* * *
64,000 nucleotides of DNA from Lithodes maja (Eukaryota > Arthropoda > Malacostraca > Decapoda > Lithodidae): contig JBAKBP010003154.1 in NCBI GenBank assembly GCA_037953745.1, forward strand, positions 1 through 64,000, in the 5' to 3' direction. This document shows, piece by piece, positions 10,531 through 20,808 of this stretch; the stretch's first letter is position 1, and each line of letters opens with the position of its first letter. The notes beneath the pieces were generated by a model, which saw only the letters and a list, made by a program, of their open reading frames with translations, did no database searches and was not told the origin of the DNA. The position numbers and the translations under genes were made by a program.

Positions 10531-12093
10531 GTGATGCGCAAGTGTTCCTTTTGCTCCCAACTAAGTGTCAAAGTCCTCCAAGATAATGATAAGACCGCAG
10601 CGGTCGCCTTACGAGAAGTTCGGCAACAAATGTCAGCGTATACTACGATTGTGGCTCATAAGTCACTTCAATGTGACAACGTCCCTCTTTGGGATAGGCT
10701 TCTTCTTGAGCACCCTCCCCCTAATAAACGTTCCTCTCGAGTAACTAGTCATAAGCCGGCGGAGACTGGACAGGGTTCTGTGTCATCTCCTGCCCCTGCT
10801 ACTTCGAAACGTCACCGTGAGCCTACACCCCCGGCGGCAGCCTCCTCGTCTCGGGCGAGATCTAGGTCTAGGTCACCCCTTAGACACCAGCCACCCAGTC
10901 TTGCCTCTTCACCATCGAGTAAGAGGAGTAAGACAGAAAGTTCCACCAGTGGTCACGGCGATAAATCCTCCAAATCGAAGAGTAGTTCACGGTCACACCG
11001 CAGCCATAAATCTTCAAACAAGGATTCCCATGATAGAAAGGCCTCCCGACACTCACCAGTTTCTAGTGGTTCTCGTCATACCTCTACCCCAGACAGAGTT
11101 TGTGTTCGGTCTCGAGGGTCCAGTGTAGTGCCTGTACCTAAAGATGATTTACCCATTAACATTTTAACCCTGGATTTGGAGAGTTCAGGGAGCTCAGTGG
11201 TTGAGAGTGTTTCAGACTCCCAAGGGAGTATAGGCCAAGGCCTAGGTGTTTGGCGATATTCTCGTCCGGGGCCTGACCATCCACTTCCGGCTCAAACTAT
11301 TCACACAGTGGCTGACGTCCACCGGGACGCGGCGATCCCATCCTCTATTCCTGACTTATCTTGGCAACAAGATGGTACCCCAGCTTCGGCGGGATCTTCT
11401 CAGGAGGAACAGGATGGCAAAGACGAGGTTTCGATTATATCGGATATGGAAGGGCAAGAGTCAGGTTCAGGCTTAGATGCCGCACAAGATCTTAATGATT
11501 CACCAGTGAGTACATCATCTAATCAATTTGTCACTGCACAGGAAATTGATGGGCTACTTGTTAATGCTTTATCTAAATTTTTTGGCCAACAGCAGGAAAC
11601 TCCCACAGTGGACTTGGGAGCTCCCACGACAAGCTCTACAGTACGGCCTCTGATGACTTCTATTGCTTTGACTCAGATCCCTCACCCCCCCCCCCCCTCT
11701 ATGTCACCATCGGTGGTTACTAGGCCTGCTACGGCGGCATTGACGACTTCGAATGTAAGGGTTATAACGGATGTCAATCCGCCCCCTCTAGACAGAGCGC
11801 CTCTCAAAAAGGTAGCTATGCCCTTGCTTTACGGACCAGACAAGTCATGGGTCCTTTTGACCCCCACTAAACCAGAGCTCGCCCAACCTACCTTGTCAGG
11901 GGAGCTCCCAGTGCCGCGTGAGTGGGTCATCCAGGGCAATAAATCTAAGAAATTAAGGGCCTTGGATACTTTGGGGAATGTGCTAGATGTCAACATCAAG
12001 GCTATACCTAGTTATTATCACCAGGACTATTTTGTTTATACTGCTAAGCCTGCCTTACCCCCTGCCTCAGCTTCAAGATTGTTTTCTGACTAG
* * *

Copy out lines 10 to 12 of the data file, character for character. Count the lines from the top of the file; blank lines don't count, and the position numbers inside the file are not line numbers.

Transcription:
11201 TTGAGAGTGTTTCAGACTCCCAAGGGAGTATAGGCCAAGGCCTAGGTGTTTGGCGATATTCTCGTCCGGGGCCTGACCATCCACTTCCGGCTCAAACTAT
11301 TCACACAGTGGCTGACGTCCACCGGGACGCGGCGATCCCATCCTCTATTCCTGACTTATCTTGGCAACAAGATGGTACCCCAGCTTCGGCGGGATCTTCT
11401 CAGGAGGAACAGGATGGCAAAGACGAGGTTTCGATTATATCGGATATGGAAGGGCAAGAGTCAGGTTCAGGCTTAGATGCCGCACAAGATCTTAATGATT